Britain to launch power-sharing plan for Ulster

By , Special to The Christian Science Monitor

A new attempt is being prepared by Prime Minister Margaret Thatcher to restore a limited form of self-rule to Northern Ireland.

A plan drawn up by the British prime minister's Ulster secretary, James Prior , proposes an assembly with elections to be held this autumn and an executive council in Belfast on which Protestants and Roman Catholics would share power.

Mr. Prior's initiative has yet to be approved by the Thatcher Cabinet, and when the moment for launching the plan arrives (probably in the spring) great care will be taken to prepare Northern Ireland opinion.

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The idea of an assembly is strongly favored by many British members of Parliament who see Britain's position in Ulster bogging down hopelessly if fresh efforts are not made to devolve power to the troubled province.

Since the early 1970s, Ulster has been ruled directly from London. All executive decisions affecting the province are taken by Mr. Prior who came to office as Ulster secretary late last year.

An attempt at power-sharing between the Protestant majority and the Roman Catholic minority came to grief nearly 10 years ago when the Protestants refused to cooperate. This failure was followed by a steady escalation of violence.

Mr. Prior is launching his plan at a time when shootings and bombings have been occurring at only a moderate level. The British government feels that the atmosphere is about right for another initiative.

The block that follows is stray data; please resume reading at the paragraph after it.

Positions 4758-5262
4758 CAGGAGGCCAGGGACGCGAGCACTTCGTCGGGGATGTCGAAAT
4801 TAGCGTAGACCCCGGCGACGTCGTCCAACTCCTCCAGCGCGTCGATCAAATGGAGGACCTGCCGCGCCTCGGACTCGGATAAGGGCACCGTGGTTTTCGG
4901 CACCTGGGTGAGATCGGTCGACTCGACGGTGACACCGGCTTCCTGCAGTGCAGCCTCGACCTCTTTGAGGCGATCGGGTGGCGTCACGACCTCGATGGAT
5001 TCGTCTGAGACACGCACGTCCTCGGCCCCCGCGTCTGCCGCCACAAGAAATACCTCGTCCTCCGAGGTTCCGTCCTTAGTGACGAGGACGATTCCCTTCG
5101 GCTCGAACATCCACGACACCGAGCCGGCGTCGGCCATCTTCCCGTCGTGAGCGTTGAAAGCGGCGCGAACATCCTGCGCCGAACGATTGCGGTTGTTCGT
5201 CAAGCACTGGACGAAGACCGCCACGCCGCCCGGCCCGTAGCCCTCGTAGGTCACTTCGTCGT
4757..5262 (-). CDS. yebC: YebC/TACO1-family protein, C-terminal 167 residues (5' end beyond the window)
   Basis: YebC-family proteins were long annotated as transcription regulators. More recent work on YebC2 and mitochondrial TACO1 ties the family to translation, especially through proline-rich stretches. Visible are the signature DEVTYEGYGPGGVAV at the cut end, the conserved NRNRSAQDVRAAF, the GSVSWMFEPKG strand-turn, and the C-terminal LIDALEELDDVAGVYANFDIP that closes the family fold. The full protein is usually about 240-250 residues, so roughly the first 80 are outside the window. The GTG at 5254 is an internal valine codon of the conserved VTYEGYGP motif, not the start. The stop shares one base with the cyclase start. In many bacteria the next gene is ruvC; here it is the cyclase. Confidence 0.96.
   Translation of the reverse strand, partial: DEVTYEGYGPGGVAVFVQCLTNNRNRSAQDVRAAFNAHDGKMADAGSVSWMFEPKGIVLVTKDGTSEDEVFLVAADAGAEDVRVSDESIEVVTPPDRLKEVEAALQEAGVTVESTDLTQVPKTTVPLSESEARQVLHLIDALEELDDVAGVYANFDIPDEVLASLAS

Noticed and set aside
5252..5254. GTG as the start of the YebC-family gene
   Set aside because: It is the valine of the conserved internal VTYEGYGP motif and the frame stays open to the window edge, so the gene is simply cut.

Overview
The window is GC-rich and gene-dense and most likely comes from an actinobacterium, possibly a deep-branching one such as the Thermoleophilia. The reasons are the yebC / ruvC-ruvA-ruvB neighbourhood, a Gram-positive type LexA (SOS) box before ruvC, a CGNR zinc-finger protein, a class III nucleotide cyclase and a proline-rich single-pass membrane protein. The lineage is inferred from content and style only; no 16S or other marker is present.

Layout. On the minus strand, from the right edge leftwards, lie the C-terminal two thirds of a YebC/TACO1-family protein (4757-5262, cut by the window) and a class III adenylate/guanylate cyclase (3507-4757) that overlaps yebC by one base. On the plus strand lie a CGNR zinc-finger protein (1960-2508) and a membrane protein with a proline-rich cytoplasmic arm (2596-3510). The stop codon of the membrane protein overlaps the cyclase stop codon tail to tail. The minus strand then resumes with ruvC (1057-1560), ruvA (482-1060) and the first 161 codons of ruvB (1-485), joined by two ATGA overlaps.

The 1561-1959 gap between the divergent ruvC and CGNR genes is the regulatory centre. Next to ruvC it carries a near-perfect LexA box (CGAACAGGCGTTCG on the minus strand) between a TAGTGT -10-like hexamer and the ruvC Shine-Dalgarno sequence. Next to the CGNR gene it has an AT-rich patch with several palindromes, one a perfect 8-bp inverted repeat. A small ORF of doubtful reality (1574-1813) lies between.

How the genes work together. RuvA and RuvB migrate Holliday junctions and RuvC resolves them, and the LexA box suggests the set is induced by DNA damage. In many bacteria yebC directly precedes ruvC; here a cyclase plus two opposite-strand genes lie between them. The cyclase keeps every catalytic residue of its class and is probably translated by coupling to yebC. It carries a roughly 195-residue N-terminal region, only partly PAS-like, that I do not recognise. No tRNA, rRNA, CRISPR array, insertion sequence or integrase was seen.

Mrs. Thatcher is hoping that the general election in Ireland later this month will produce a stable majority in the Dublin Parliament and that the new government, whatever its political complexion, will support the Ulster initiative.

The plan Mr. Prior has devised would produce an assembly of about 80 members. Initially it would have few powers. The Protestant Unionists would inevitably have a majority.

But Mrs. Thatcher's Northern Ireland secretary wants to introduce a shrewd ploy: the assembly will not be granted executive powers unless and until Protestants and Catholics reach agreement on what powers the executive should have and which assembly members should exercise them.

If an agreement can be struck, Britain would then act to set up an Ulster executive to absorb at least some of the powers currently wielded by the Government in London.

Mr. Prior is counting on the fact that virtually everyone in Ulster's political world wants power to be returned to Belfast. In effect he is saying ''you can have power when you agree an equitable way of using it.''

Government officials at Whitehall who have been quietly releasing advance details of Prior's plan accept that problems lie ahead. All the political parties in Ulster are suspicious.

The Rev. Ian Paisley, leader of the Democratic Unionist Party, is likely to demand a veto over any decisions the assembly makes.

Mr. Prior apparently hopes to outflank Mr. Paisley by enabling the official Unionists and the mainly Catholic Social Democratic and Labour Parties to contest free elections. Some analysts currently detect a slippage of popular support for Mr. Paisley in recent months.

Both in Whitehall and at Mr. Prior's Belfast headquarters, unrestrained optimism is being strongly discouraged. The British government could fail in its pursuit of a power-sharing solution.

Mr. Prior wants to seize the right moment for a possible solution. The full British Cabinet is likely to be asked to give its backing to the power-sharing plan in early March.

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